For Assam’s doubted citizens, a centre to know the Constitution

A group of 100 volunteers from various fields have teamed up with lawyers to arm economically and educationally weak people with knowledge about their rights against victimisation

Aditpur has not been known for academics. But this village, about 20 km from western Assam’s Barpeta town, is teaching the Constitution of India to “doubtful” Indians who have never heard of it.

Local activists and youth had on December 20 opened a Sambidhan Kendra, or Constitution Centre, at Aditpur’s TND Bazaar. Scores of people marked ‘D’ (doubtful voters) and facing citizenship issues have since been trooping to this two-room centre to know where they stand, what they need to do and how they can fight a system that makes them “victims” of the very Constitution they are a part of.

“Assam has more than 5 lakh people who are being deprived of their citizenship rights because of having been struck off voters’ list and being slapped with notices as suspected foreigners,” said Mahiuddin Siddique, a teacher of a private college who conceptualised the centre that took six months to plan.

“The Sambidhan Kendra, probably the first of its kind in India, is an effort to make such people aware of their citizenship rights as guaranteed by the Constitution,” he told The Hindu.

Simplifying the Constitution for the mostly poor and illiterate or barely literate people struggling to prove their citizenship, is not the only objective of the Kendra run by about 100 ‘sevaks’ or volunteers.

The centre with enough space for 30 people also organises an assembly of advocates and aspiring lawyers to update on cases of D-voters and suspected foreigners being handled, and motivate each other to help “victims of the system” get justice.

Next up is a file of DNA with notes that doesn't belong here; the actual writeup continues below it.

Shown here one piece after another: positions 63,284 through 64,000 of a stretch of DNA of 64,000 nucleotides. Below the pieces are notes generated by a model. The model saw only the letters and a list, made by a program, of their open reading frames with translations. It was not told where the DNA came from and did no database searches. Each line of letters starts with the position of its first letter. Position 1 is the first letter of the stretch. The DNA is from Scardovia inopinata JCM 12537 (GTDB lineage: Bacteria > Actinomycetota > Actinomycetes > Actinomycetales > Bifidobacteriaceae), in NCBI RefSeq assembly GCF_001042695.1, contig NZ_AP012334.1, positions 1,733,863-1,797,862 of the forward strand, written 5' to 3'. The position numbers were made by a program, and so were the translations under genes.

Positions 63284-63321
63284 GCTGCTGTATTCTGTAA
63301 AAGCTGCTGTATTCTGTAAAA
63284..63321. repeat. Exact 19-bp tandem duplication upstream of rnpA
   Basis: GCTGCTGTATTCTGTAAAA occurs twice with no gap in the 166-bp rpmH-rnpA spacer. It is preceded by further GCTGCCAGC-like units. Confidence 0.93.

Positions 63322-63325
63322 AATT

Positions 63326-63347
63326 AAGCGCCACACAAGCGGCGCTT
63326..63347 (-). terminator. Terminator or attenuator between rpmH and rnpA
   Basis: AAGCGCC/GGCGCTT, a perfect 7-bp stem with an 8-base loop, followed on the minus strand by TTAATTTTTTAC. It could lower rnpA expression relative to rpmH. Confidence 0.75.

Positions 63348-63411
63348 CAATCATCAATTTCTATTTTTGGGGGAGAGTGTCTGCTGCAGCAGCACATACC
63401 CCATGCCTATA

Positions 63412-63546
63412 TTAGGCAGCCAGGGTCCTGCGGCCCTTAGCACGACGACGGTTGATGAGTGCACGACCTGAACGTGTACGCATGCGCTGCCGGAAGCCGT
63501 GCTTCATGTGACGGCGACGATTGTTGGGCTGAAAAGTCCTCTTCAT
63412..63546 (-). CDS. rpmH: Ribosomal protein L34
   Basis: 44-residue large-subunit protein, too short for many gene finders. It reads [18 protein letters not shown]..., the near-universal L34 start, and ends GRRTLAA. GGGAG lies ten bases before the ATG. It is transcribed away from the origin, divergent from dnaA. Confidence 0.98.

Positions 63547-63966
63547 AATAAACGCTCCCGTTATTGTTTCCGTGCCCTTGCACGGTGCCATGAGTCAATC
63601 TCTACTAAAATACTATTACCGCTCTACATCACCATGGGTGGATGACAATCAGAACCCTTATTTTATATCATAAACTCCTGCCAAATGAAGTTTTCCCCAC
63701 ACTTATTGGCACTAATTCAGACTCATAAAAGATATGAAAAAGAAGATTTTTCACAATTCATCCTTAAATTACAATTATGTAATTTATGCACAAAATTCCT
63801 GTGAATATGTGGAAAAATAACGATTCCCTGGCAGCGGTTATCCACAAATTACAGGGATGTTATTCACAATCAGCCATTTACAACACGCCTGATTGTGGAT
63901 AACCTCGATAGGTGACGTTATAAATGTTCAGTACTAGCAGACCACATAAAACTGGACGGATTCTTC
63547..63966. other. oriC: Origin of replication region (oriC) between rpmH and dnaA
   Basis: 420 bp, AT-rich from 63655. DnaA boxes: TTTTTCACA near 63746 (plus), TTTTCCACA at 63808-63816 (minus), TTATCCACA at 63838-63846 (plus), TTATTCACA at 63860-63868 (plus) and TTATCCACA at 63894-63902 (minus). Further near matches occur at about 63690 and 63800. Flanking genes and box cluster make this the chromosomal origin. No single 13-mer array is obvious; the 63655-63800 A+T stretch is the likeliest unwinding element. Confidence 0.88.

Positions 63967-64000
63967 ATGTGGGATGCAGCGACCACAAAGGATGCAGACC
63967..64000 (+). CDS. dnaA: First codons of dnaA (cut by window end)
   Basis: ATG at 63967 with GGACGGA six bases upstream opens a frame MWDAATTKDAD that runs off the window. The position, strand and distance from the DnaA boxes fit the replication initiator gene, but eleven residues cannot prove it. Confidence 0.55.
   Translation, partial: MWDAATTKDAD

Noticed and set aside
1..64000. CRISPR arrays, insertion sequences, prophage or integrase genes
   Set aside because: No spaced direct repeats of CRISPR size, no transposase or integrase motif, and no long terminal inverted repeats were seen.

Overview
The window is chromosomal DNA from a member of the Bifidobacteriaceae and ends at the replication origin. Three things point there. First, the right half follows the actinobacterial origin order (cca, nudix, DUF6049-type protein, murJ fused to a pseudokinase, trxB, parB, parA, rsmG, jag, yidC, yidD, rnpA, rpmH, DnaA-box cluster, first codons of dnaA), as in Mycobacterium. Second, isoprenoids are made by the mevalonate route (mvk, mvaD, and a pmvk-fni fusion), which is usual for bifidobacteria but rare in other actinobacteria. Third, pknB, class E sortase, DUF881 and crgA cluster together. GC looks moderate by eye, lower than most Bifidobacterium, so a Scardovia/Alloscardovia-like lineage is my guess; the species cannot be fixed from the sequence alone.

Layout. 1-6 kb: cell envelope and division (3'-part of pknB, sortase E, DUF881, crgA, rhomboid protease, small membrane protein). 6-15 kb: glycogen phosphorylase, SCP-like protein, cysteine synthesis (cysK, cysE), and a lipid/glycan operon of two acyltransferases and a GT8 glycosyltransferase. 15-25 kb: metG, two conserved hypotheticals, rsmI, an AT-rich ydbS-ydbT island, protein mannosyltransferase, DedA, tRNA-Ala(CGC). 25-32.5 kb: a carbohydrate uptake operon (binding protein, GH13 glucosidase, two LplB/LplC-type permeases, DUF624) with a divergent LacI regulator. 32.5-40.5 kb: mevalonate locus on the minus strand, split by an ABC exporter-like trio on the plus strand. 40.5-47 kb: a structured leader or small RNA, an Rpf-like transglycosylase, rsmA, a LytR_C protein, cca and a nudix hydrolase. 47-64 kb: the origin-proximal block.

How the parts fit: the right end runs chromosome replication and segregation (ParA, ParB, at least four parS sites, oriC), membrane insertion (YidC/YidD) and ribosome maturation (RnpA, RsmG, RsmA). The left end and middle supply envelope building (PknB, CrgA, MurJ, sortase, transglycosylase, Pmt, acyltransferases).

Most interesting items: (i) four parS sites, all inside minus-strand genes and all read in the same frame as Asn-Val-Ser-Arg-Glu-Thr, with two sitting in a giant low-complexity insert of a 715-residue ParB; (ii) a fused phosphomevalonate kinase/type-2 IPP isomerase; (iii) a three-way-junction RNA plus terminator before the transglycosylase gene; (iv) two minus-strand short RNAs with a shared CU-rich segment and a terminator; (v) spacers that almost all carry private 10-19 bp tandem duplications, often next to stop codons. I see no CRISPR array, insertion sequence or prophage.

“The only condition for being a part of the Kendra is to offer free service unconditionally,” Mr. Siddique said. He added that the centre works as an interface between the advocates and people burdened with the label of “illegal immigrants”, more so after the updated National Register of Citizens left 19.06 lakh people out.

While the advocates associated with the centre offer free legal service, the sevaks assist them in making documents ready and running other errands.

“It is sad that most people are not aware of even the fundamentals of the Constitution, particularly the poor who need constitutional protection more than others. Our aim is to take the spirit of this holy book — as our Prime Minister refers to it — to the common man and woman so that no one is at the mercy of those who misinterpret the laws,” Mr. Siddique said.

The Kendra, he said, would subsequently educate people on laws on child labour, gender, wage and social discrimination.

“The Sambidhan Kendra is a novel initiative that we hope to replicate in other areas in the New Year,” said Guwahati-based human rights lawyer Aman Wadud, one of the resource persons of the centre at TND Bazaar.

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